The CanSecWest catchup post every network admin should read

The annual event in Vancouver is the place to learn how to avoid major IT security incidents. If you didn’t make it, we have you covered

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It’s interesting to realize how much cybersecurity has changed during the 15 years since the CanSecWest conference debuted in Vancouver.

For example, the 2005 agenda listed one session on “mobile phone security” and another titled “Own3d by an iPod.” These days we call mobile phones ‘smartphones.’ And Apple quietly put the original iPod model out to pasture last year. So yeah, a lot has changed.

What hasn’t changed, though, is that bad guys are still lurking in the shadows of cyberspace. Fortunately, some of the best security minds on the planet gathered once again in Vancouver to bolster their battle plans. Here are highlights from this year’s event.

Bypassing biometrics: If you thought biometrics was here to secure your network access with the blink of an eye, think again. T-Labs researcher Jan Krissler hosted a session showing how easy it is to fool an iris security scanner using a large high-res photo of someone’s eye from Google Images.

Krissler (aka Starbug in cyber circles) claims he’s also cloned the thumbprint of Germany’s defence minister by applying latex or wood glue to a transparency made from photos of her hand. Maybe Queen Elizabeth is smart to wear those white gloves after all.

Foiling firmware: A couple of years ago, leaked documents detailed efforts by the U.S. government’s National Security Agency to spy on computers and control them by implanting malicious code in their BIOS firmware chips. Xeno Kovah and Corey Kallenberg of LegbaCore explained at CanSecWest how they’ve duplicated that by building their own BIOS malware called LightEater.

Kovah and Kallenberg were able to infect a computer with LightEater in just two minutes. Since BIOS chips aren’t usually scanned by tools like by anti-virus software, the duo warned that IT security experts need to focus more on the weaknesses within firmware.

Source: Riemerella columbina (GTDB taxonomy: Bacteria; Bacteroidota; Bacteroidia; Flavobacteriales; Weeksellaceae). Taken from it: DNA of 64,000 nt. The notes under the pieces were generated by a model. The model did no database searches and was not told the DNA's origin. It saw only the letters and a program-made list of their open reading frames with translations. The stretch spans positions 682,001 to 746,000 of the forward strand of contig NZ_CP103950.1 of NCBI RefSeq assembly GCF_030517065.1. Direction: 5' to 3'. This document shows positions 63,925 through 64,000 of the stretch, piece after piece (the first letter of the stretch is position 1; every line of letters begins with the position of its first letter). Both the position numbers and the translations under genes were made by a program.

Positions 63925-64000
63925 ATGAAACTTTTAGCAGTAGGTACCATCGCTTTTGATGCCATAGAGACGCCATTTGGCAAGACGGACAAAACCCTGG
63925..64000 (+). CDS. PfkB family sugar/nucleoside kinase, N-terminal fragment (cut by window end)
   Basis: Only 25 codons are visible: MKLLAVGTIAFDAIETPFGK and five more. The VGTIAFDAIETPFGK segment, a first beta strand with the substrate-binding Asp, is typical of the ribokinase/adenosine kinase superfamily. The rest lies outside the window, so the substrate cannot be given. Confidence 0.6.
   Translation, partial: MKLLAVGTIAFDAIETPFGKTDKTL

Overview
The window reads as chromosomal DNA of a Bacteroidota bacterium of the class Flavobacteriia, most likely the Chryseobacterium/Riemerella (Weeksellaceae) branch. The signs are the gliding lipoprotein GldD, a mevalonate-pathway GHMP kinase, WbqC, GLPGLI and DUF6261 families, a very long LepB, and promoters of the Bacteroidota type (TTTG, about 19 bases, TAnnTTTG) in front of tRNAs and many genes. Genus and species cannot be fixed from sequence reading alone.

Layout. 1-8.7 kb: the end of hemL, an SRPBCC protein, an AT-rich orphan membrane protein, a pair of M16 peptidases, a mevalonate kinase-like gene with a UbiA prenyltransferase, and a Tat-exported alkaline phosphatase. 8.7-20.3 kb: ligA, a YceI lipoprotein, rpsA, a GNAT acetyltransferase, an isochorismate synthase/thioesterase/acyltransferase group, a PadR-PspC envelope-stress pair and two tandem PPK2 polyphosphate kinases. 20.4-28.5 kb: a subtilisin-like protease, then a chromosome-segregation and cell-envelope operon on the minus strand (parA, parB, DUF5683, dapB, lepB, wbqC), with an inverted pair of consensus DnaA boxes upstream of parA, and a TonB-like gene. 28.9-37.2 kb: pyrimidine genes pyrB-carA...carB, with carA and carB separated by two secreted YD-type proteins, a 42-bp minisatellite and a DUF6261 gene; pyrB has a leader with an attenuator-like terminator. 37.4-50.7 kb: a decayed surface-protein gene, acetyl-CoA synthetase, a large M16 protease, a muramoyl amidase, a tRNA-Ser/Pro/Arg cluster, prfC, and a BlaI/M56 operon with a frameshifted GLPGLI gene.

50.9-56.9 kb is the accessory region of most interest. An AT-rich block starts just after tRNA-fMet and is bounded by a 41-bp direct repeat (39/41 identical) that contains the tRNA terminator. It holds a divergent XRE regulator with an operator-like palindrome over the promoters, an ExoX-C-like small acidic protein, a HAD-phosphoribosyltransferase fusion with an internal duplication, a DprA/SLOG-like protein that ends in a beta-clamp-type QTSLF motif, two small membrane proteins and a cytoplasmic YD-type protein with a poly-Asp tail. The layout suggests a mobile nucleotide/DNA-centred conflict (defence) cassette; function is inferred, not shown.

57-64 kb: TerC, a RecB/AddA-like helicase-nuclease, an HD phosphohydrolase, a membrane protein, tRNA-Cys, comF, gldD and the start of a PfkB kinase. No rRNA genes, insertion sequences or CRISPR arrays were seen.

Pwn2Own paycheques: How do you make $225,000 in one day? If you’re South Korean Jung Hoon Lee, you crack three of the web’s main browsers (IE, Chrome and Safari) to snag top honours at Pwn2Own. The contest has been held at CanSecWest since 2007 and this year Apple, Google, Mozilla and Microsoft tempted hackers with cash prizes to break into their browsers. The idea is that IT companies reward hackers for bringing security bugs to their attention.

All four major browsers were compromised during the 2015 competition, where Lee took home nearly half the total prize money of $557,000. But as noted in our next section, some observers wondered if the potential cost of such contests – and of the entire conference itself – is just way too high from a risk perspective.

Paranoid much?: Last year veteran French cyberwarrior Eric Filiol was set to present a session titled “Hacking 9/11” but backed out over his own fears that terrorists could use his data to plot attacks against the United States.

This year, security experts raised new concerns that Pwn2Own contestants could face legal action for potentially violating a treaty called the Wassenaar Arrangement. It’s an international law against exporting weapons or technology that might compromise military or civilian security operations. As noted by the UK’s Register blog site, German security expert Stefan Esser sent out a tweet advising Pwn2Own competitors to “check with your lawyer” or “notify your government” before heading to Vancouver.

Just weeks before CanSecWest, Google also generated questions about the ethics of annual hacking contests by cancelling its own yearly competition called Pwnium. Instead, Google will allow security researchers to submit bugs (and win cash bounties) all year-round. Without pointing fingers directly at Pwn2Own, Google’s security team stated in a blog that annual contests create “a bad scenario” by encouraging hackers to hoard information about bugs vs. disclosing them immediately.

All of which goes to show you: even cybersecurity folks are never completely safe from threats – or scrutiny.


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